Folktales and myths and folklore and legends of the South Asian region have common roots, which need to be understood if the societal issues are to be adequately and comprehensively addressed.

The spirit of South Asian folklore and tradition is eternity and spirituality, based on universal brotherhood, compassion, tolerance, equality. It has always struggled between conformity – continuity on one hand, and transformation – modernization and change on the other.

We need to share them, to join hands to save them, because the soul of the SAARC region lives in those ancient tales and songs.

States also have an important role in forging cultural connectivity. However they face an urgent challenge in responding to the demands which are implicit in leading a full life. If handled well, greater recognition of identities will bring cultural diversity in society, enriching people’s lives.

In this era of globalization, when communities and countries are feeling that their age-old cultures are being swept away, even languages are getting extinguished like fluttering flames in the sweeping winds of globalisation and pop culture. And there is a strange, general amnesia towards profound intellectual initiatives and ideas, when, even globally, there is a trend to treat culture as ‘culture industry’. Though I respect ideas emanating from U. N., but when U.N. commits blunders like its monumental silence regarding the bombing of Iraq, the idea of ‘culture industry’ is a systematic attempt at eliminating the value and integrity of original thought and of ideas, the main components of civilisational links.

Countries of South Asia, with their diverse cultures, the vast spread of their languages and their knowledge systems, as ancient as the Himalayas, have to protect themselves of this sweeping onslaught on cultural identities.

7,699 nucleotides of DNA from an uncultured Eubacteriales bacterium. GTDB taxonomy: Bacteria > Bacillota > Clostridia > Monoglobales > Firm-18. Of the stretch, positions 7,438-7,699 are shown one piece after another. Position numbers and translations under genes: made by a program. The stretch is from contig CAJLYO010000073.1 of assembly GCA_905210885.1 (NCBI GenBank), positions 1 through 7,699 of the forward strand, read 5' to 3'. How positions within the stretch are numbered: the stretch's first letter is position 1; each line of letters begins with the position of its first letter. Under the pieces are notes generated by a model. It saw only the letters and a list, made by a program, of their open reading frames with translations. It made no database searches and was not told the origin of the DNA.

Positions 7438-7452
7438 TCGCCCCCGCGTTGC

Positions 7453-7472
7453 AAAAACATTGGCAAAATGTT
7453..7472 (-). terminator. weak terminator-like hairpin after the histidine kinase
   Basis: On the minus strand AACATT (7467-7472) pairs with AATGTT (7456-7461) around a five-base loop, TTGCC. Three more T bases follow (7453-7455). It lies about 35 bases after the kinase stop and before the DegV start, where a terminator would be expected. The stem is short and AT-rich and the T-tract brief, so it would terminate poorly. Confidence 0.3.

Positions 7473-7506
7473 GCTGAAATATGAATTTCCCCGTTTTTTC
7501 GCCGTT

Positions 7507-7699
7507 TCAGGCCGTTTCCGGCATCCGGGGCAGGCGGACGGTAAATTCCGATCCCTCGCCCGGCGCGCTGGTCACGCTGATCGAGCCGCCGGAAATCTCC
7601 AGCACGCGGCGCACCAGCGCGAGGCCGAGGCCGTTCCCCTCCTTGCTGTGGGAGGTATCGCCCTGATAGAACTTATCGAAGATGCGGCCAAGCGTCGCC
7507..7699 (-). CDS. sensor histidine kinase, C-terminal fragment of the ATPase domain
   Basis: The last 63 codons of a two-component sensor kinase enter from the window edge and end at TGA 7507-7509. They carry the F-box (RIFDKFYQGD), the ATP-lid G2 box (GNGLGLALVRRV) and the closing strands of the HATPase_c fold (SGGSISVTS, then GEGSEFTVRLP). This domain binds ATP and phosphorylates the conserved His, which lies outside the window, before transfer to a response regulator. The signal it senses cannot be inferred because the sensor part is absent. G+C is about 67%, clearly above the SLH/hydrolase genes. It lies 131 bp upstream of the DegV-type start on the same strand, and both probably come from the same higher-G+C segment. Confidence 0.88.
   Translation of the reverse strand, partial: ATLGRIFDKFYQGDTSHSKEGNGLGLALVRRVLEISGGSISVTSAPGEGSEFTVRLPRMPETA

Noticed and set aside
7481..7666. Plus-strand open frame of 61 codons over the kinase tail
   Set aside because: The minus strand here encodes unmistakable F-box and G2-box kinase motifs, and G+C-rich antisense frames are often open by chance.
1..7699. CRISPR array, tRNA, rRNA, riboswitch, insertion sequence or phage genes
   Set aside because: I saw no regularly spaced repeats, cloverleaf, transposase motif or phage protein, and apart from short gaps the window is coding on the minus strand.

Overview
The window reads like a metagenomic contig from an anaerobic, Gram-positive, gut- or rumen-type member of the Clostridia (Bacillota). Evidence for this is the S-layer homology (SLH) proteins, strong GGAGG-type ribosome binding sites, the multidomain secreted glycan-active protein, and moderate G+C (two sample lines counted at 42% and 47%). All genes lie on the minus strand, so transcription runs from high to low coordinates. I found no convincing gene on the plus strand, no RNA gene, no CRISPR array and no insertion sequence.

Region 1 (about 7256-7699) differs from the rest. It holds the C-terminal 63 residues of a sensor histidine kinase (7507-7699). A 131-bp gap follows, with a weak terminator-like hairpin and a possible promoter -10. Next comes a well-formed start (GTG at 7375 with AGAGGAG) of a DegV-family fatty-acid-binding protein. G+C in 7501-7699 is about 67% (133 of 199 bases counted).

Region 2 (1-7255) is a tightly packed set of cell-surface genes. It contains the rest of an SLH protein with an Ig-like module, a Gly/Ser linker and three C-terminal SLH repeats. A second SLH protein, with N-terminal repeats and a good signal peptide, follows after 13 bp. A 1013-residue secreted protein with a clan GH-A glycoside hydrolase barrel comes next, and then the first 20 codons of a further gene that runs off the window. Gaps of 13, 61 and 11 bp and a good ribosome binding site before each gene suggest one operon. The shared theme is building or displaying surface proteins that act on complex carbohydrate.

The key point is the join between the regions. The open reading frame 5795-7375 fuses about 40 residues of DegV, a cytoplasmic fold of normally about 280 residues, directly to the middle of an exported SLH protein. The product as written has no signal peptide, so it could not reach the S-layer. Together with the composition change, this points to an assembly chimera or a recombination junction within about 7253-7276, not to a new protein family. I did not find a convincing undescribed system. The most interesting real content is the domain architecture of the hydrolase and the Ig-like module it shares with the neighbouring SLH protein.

It is very urgent and important that cultural connectivity is strengthened and reinforced by initiatives of civil society.

It is high time that we realise that cultural connectivity is the real challenge, because cultural diversity is here to stay and to grow. States need to find ways of forging national unity amid this diversity. The world, ever more interdependent economically, cannot function unless people respect diversity and build unity through common bonds of humanity.

In this age of globalization the demands for cultural recognition can no longer be ignored by any state or by the international community. And confrontations over culture and identity are likely to grow. Easy availability of communication facilities and travel have shrunk the world and changed the landscape of cultural diversity. Awareness about the need for democracy and human rights, and new global networks have given people greater means to mobilize around a cause, insist on a response, and get it.

These struggles over cultural identity, if left unmanaged or managed poorly, can quickly become one of the greatest sources of instability within states, spilling over to the neighbourhood ! – triggering conflicts that take development backwards.

Identity politics that polarize people and groups are creating fault lines between “us” and “them”. Growing distrust and hatred threaten peace, development and human freedoms.

Struggles over identity can also lead to regressive and xenophobic policies that retard human development. They can encourage a retreat to conservatism and a rejection of change, closing off the infusion of ideas and of people who bring cosmopolitan values and the knowledge and skills that advance development.

Managing diversity and respecting cultural identities are not just challenges for a few “multiethnic states”. Almost no country is entirely homogeneous. We have to locate, identify and promote cultural connectivity to cross over these fault lines.

The SAARC Region presents a landscape of cultural diversity, where cultural connectivity can be the only redeeming factor, to save the region, to save peace, to save dreams !